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4 ways to deliver learning on a budget
published by , on 29/03/2009

Learning is one of the factors which people love about their job, but many training departments are dealing with having had their training budgets cut. This presents a challenge for many L&D departments. When companies are under pressure, multiple factors seem to conspire to make it well nigh impossible to initiate new training initiatives:

  • No money – We all know that training should be maintained to keep motivation levels high, but the reality is that this is often one of the first areas to be cut when cash is tight
  • No time – A reduction in staff numbers may mean people are being expected to do more. This makes it tough to justify a day, or even half a day, out of the office for training
  • Lack of focus on training – Managers are focused on sales and delivery. An ‘all hands to the pumps’ ethos prevails which doesn’t leave much head-space for thinking and learning.

boston_learning.jpg

BUT, there are critical reasons for keeping the learning process going despite these issues. The last thing you need when you’re relying on a smaller employee-base is to lose some of your best and brightest. And it is the best and brightest who will have the ability to be more mobile when jobs are scarce. They need to see a career development path within the organisation, and be convinced that the company will support that development. Providing the continuous ability to learn and grow their skills is one way to do that.

History has shown that typically it’s forward thinking companies that come out on top when economic activity levels pick up. That means staying abreast of new developments in the industry and making sure your people are equipped to work together, manage and lead. Removing the opportunity for staff to learn severely limits the company’s ability to ramp up when demand increases, and even more, to become a leader in their market. The complacent may find that they are overtaken by smaller, nimbler companies.

Firstly, wherever you can – carry on using external trainers. They have the experience and the expertise to do the best possible job. Remember – you’re going to want them to be around when the upturn starts, so it makes sense to use their service as much as you can now.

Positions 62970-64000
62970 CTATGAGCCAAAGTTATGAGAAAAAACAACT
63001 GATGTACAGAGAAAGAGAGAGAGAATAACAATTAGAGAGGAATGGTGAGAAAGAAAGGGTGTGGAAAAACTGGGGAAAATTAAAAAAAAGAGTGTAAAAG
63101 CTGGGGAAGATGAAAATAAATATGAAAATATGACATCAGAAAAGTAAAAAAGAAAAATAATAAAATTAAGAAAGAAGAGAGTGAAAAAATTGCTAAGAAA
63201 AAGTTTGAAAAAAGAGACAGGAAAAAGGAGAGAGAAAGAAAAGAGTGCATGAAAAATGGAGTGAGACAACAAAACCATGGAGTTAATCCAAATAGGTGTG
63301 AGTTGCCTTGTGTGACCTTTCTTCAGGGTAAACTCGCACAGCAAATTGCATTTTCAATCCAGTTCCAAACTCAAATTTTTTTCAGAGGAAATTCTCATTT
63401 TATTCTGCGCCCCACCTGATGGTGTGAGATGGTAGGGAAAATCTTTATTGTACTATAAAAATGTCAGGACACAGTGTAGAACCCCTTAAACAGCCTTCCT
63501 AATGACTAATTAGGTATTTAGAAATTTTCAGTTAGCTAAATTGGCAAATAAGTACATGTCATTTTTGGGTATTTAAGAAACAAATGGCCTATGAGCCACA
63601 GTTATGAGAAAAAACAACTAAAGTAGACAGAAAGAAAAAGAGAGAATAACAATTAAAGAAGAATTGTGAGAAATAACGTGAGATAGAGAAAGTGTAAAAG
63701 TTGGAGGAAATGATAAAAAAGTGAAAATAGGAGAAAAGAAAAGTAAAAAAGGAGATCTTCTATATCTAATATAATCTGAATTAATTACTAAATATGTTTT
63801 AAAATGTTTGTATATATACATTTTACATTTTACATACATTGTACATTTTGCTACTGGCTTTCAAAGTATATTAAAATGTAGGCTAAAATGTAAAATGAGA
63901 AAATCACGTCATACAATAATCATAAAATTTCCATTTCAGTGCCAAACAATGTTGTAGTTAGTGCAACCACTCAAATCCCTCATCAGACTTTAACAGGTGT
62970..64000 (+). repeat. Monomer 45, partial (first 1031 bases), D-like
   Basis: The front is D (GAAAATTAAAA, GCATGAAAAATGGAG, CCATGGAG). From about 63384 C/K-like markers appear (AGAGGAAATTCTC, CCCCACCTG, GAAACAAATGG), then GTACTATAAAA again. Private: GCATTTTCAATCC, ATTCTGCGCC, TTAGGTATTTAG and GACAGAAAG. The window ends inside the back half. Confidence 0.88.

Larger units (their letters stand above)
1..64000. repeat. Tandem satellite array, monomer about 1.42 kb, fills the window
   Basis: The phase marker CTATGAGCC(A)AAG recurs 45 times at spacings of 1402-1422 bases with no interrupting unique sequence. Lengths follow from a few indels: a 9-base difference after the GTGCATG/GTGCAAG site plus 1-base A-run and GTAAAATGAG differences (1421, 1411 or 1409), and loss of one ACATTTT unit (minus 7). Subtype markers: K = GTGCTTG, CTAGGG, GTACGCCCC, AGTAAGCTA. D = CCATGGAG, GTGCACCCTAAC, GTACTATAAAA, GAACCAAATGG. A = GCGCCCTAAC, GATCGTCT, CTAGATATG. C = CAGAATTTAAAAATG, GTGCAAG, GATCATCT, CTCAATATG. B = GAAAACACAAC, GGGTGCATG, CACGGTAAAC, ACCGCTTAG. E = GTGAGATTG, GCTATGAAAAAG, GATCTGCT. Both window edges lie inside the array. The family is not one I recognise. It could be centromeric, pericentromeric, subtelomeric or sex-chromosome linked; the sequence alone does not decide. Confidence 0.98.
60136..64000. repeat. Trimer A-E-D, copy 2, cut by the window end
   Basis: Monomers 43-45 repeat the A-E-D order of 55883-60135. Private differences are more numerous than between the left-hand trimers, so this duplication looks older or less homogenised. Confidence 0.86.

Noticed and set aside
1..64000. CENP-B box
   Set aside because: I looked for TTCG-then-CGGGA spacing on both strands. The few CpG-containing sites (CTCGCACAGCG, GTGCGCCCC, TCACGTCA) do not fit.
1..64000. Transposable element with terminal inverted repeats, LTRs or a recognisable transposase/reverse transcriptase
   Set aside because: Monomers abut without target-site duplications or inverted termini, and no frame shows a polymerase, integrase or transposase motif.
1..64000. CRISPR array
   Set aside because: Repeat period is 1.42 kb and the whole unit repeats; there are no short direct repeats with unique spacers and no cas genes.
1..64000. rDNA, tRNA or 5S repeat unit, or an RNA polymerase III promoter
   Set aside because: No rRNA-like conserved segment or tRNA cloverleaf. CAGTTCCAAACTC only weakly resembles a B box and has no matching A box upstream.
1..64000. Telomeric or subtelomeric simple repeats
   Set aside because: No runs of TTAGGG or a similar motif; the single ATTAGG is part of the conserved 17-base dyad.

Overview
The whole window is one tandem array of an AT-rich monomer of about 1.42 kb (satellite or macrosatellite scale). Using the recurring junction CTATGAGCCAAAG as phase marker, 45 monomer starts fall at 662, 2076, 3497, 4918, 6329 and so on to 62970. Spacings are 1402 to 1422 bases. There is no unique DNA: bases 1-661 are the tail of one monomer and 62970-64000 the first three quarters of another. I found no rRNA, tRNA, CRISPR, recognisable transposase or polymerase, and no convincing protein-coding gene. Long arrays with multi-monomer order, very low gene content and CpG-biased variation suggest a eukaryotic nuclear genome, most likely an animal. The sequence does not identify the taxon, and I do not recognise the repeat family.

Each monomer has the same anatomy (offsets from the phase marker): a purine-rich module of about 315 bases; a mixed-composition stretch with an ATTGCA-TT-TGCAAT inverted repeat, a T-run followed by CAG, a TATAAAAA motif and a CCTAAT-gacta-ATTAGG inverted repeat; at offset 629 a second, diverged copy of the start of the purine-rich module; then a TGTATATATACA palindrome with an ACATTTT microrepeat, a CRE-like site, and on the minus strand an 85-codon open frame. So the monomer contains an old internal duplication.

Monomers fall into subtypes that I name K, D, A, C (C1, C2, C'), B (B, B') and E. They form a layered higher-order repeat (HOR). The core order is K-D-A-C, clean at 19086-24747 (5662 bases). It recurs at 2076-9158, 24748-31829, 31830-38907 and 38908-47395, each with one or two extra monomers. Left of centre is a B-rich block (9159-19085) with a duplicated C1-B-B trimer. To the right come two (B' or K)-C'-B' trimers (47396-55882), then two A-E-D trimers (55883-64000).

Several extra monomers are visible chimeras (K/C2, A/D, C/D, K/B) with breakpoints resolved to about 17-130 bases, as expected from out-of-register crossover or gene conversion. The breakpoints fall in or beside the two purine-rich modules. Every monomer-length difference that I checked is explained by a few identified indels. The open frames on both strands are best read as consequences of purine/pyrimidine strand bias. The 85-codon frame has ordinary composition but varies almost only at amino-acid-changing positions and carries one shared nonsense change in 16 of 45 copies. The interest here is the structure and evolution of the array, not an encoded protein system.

Then, the challenge is to find ways of delivering more learning opportunities that have minimal costs attached to them.

A few ideas we’ve come up with are:

  • In the areas of people skills and team working, it may be useful to partner with other similar size companies in the same area as you. Staff from each company could attend and with costs being shared proportionately. The Learning Collaboration in Cambridge is a good example of this.
  • Skill up line managers to deliver training to small groups of their staff on key topics that will improve productivity. They may not be as proficient as professional trainers, but as Sam Wood reminded me, this has the added advantage of people getting to know their team mates better.
  • Provide a library of books and DVD’s that people can use to increase their knowledge in their spare time. The company could make an initial investment and the collection could then be grown through setting up your own version of BookCrossings.
  • Start lunch time learning sessions where staff can elect to deliver a session on their topic of choice. Even if the topic isn’t work specific, you’re giving staff the opportunity to see a different side of their colleagues, and the person delivering the session is able to share their energy and enthusiasm for something they’re passionate about. Great for upping the energy levels. Great for engaging staff.

You may also find a few ideas in this – Alex Dawson pointed me at a compilation of expert advice on dealing with training budget cuts on Training Zone.

[Tip: The training budget isn’t the only place you can look for training. Is there a small excess in any department budgets that could be used to help the line manager develop that particular team?]

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